RV PRO

February '20

Issue link: https://nbm.uberflip.com/i/1203735

Contents of this Issue

Navigation

Page 92 of 104

86 • RV PRO • February 2020 rv-pro.com future successes. I am sure Russ would hasten to add that he hasn't always fol- lowed his own advice. Some of the best lessons we learn are hard won! It's a Two-Way Street The first relationship – the one between the dealer and the manufacturer – has been a mixed bag. Think about a dealer who has been a loyal and effective advocate for a product line. Then consider the times when the man- ufacturer sets up a dealer selling an identical product sold under a different brand in the same market area. Sure, it may have been a different brand and even a different manu- facturer's representative, but the dealer still sees red. (Red ink, that is.) Having made the investment in inven- tory, the dealer sees lower margins and slower sales due to the placement of distracting "clone" product in the same market. Contrast that with a manufacturer that meets the inventory needs of the part- ner-dealer so the market is met with the right product at the right time. Surely you can recall a brand with the longstanding dealer who earned the right to be consid- ered as the premier source for a consumer to purchase a particular product. Good Reputations Are Created by Consistent, Positive Experiences On the other hand, there are compa- nies that support both the dealer and the customer. Tiffin comes to mind. Every time that brand comes up in my conversations over the past quarter cen- tury, the sentiment is one of respect and appreciation. What's even more unusual is knowing that the compliments come from both dealers and customers. Bob Tiffin, his sons and the entire company, deserve all the credit they have so richly earned down there in Red Bay, Ala. We Need to Support Each Other in All Areas of Business There's another relationship that is largely neglected in our industry. It's long been my opinion that the manufacturers have a wrong-headed idea regarding the identity of the customer, as they have fallen into the rhythm of placing inven- tory on the dealer's lot. I believe it is with little regard to the ultimate end user customer. This attitude is manifested in a lack of regard for units after they leave the man- ufacturing plant. Dealers are loaded with too much inventory in a "package deal." Then, when it exhibits "lot rot" in the form of rusted steps or fading color, it's a struggle to get a warranty claim paid. The end-user customer is, for the most part, transparent to the manufacturer. Instead, product is built more to appeal to the dealers than to end customers. There's a related question: Why do dealers support a substandard brand and the people who champion it with what I would call sharp business practices? Of course, the motivator is money. Dealers see a product on a nearby deal- er's lot and are fearful they may lose some deals. So, they engage with a closely matching product they might not have considered carrying. The reputation of the rep or the brand may not be the best, but it seems to make business sense to carry the line in order to compete. Manufacturers wouldn't be able to park clone products on lots if dealers didn't buy them. Good Relationships Require Trust I mentioned it earlier, so let's look at that idea of trust. Trust has so much to do with someone's performance matching what they proposed. On the street level, it could be char- acterized by not making promises you aren't going to keep. Harry Sandler, a former customer of mine, had a reputa- tion for being brusque and outspoken. Even rude. But there was no doubt where he stood or what he intended. He said to me once, "A good understanding makes a good relationship." Wise words! Let your "yes" be "yes" and your "no" be "no." Trust is a key component in loyalty. Because of research by Fred Reichheld and others, we understand that loyalty means better business. It's proven that a loyal cus- tomer will spend more money and have higher gross profits. The acquisition costs are taken to a very low level. It just doesn't take nearly the amount of advertising to attract a referral as it does to bring in a new customer. That's true at any level. Trust Must Be Earned Trust in a relationship is something that must be earned. We learn to trust a rela- tionship when it is consistent. We come to trust that relationship at the point we can lean on or lean into it and can depend on the outcome. And trust can be destroyed so very quickly. A good relationship is built on many consistent events and can be destroyed by one careless act. Relationships are formed in significant associations and become existing connec- tions. Those connections are richer and more fruitful when trust exists. It's easier to make spot decisions when you know how your business partner will react. A good relationship is truly empowering.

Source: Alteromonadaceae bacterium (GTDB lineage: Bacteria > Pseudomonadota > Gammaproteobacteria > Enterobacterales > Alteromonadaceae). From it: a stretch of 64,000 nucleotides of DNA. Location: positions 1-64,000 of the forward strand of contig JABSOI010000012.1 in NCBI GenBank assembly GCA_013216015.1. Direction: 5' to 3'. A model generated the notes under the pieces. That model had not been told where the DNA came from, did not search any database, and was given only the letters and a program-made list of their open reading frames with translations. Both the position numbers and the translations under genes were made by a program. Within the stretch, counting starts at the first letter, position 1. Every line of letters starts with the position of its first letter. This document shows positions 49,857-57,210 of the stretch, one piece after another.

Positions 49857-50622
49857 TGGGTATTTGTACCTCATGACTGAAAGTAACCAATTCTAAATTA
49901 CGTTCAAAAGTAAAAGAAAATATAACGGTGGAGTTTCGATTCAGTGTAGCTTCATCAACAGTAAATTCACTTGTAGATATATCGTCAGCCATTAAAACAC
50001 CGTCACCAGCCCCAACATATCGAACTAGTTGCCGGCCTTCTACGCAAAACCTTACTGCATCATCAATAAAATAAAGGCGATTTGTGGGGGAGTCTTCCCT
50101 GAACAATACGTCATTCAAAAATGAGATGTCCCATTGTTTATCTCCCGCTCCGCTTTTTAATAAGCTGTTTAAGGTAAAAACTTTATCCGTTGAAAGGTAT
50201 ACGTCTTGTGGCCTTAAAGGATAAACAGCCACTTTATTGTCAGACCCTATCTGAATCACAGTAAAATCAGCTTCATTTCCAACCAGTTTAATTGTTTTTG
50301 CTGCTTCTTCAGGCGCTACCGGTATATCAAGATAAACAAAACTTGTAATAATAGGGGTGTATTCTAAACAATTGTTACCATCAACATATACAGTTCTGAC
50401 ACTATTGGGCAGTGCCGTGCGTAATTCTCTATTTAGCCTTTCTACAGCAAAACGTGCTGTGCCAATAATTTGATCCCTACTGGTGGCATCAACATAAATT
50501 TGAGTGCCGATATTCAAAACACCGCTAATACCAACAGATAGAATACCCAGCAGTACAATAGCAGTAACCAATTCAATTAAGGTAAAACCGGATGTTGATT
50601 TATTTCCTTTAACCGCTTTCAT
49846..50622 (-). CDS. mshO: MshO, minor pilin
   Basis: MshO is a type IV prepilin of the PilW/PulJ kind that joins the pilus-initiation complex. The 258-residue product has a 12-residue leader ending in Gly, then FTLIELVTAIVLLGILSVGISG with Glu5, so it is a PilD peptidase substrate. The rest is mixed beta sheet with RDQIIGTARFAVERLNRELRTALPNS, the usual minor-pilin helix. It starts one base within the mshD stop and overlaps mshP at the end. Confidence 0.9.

Articles in this issue

Links on this page

view archives of RV PRO - February '20